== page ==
## Gibbs phenomenon of Fourier series

Let $$f(x)$$ be an appropriate one-periodic function of $$x\in\mathbb{R}$$. Its fourier series is given by $f(x) \sim \sum_{n=-\infty}^\infty C_ne^{2\pi i nx}, \quad C_n := \int_0^1 e^{-2\pi i nx} f(x) dx.$ The $$N$$-th partial sum of the series is denoted by $S_N(x) := \sum_{n=-N}^N C_ne^{2\pi i nx}.$ The well-known facts on the behavior of $$S_N$$ as ($$N\rightarrow\infty$$) are the following:
• There exists a continuous one-periodic function $$f(x)$$ such that $$S_N(0)\rightarrow\infty$$ ($$N\rightarrow\infty$$). This example shows that the continuity does not guarantee even the pointwise convergence of Fourier series.
• However, if $$f(x)$$ is Hörder continuous, that is, there exists an exponent $$\alpha\in(0,1]$$ such that $$\lvert{f(x)-f(y)}\rvert\leqq\lvert{x-y}\rvert^\alpha$$ for any $$x,y\in\mathbb{R}$$, then $$S_N(x)$$ converges to $$f(x)$$ uniformly in $$x\in\mathbb[0,1]$$: $\max_{x\in[0,1]} \lvert{S_N(x)-f(x)}\rvert \rightarrow 0 \quad (N\rightarrow\infty).$ This results show that if $$f(x)$$ is a little bit smoother than continuous functions, then its Fourier series converges to $$f(x)$$ uniformly. In particular,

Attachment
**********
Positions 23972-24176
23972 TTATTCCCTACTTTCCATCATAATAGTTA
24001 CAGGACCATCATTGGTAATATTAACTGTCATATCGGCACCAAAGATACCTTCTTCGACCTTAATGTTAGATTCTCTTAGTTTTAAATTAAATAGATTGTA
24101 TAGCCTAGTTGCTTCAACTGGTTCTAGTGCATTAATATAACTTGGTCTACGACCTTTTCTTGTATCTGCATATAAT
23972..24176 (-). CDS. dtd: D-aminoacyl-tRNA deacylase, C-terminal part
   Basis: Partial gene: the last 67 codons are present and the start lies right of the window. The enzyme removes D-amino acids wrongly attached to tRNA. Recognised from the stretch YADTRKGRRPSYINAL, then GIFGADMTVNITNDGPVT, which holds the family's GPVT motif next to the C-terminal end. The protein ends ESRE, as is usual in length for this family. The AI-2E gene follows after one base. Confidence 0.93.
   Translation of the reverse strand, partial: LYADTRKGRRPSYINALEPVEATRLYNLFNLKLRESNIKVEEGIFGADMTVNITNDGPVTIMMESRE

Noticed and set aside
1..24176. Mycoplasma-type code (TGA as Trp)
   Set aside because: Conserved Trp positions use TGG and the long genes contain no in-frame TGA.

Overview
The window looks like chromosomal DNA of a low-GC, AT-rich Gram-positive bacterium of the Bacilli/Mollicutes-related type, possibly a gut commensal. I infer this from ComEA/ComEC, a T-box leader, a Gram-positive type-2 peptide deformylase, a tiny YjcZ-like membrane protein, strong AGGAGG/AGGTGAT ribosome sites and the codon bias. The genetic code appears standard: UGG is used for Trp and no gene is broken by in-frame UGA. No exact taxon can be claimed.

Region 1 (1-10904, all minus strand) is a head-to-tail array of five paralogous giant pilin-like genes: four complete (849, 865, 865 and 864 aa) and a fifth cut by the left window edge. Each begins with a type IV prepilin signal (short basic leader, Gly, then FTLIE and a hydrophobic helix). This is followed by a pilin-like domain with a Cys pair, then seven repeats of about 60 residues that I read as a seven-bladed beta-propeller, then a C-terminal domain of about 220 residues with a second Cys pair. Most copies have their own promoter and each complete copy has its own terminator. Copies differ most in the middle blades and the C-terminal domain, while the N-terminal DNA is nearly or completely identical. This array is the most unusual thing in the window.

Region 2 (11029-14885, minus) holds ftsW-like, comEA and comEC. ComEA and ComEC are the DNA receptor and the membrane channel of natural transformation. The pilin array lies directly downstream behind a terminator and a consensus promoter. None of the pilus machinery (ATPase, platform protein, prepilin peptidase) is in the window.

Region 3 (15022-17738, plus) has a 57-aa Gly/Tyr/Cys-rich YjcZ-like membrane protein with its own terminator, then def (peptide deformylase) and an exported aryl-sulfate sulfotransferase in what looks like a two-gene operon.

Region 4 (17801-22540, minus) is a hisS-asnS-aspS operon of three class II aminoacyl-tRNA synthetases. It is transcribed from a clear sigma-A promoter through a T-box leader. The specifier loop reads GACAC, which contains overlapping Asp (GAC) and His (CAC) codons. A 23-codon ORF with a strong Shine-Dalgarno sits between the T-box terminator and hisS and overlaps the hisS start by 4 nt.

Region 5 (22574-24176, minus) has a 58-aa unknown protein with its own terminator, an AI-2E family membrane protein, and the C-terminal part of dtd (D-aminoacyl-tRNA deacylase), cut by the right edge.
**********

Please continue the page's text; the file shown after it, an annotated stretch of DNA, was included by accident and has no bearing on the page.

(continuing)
• Suppose that $$f(x)$$ is piecewise $$C^1$$ one-periodic funtion. The discontinuous points of $$f(x)$$ in $$[0,1)$$ is denoted by $0\leqq p_1 < \dotsb < p_m <1.$ Set $p_0:=p_m-1, \quad p_{m+1}:=p_1+1, \quad \delta_0 :=\frac{\min\{p_1-p_0,\dotsc,p_m-p_{m-1}\}}{2}.$ Then for any $$\delta\in(0,\delta_0]$$ $\max_{x \in I(\delta)} \lvert{S_N(x)-f(x)}\rvert \rightarrow 0 \quad (N\rightarrow\infty), \quad I(\delta) := [0,1] \setminus \left( \bigcup_{k=0}^{m+1} (p_k-\delta,p_k+\delta) \right),$ $S_N(p_k) \rightarrow \frac{f(p_k-0)+f(p_k+0)}{2} \quad (N\rightarrow\infty), \quad k=1,\dotsc,m.$ Moreover $$S_N(x)$$ vibrates violently near $$x=p_k$$. This is said to be Gibbs phenomenon.
A MATLAB code gibbs.m. creates the animation of the Gibbs phenomenon of the Fourier series of one-periodic piecewise $$C^1$$ functions given by $f(x) := \begin{cases} 1 &\ (n \leqq x \leqq n+1/2), \\ 0 &\ (n+1/2 < x < n+1), \end{cases} \quad g(x) := x-n \quad (n \leqq x < n+1), \quad n\in\mathbb{Z}.$ Their Fourier series are given by $f(x) \sim \sum_{l=0}^\infty \frac{2\sin\bigl(2\pi(2l+1)x\bigr)}{\pi(2l+1)}, \quad g(x) \sim 1 - \sum_{n=1}^\infty \frac{\sin(2\pi nx)}{\pi n}.$